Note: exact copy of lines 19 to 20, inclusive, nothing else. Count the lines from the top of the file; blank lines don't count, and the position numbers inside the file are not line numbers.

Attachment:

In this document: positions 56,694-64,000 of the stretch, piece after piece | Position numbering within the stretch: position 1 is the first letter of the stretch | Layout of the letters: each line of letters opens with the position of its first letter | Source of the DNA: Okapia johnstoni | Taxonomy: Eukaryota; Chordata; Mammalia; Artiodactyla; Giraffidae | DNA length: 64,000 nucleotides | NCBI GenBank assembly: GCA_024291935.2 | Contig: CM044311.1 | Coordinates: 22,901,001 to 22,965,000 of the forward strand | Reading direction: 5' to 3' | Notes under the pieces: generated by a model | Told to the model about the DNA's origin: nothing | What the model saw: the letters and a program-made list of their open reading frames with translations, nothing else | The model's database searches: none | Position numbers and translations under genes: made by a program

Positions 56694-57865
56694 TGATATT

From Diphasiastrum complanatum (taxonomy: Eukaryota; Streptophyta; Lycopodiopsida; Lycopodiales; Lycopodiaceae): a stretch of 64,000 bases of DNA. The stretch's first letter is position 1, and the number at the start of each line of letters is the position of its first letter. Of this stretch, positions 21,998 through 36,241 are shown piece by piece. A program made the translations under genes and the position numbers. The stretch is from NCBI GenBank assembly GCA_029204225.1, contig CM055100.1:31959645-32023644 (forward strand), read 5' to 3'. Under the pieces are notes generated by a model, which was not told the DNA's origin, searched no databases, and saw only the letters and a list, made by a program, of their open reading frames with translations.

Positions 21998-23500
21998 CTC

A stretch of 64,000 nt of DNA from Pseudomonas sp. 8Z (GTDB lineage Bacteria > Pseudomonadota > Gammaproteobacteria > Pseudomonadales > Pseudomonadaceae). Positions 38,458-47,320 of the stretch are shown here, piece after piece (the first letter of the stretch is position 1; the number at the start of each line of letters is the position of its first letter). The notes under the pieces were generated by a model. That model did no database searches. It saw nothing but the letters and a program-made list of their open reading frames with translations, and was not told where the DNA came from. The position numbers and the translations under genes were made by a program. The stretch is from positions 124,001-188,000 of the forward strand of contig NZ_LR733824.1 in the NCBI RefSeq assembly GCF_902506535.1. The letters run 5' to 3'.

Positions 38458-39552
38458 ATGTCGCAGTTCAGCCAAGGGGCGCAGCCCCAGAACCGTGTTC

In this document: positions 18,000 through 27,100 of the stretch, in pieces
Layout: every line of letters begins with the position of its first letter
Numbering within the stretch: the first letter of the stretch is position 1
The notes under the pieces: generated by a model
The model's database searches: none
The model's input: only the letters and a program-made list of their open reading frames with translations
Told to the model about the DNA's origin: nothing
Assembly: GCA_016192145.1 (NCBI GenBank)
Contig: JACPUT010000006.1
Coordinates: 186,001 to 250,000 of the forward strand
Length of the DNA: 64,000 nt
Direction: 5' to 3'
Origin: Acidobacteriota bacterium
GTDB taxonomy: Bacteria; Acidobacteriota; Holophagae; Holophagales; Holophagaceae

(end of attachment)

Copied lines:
Coordinates: 186,001 to 250,000 of the forward strand
Length of the DNA: 64,000 nt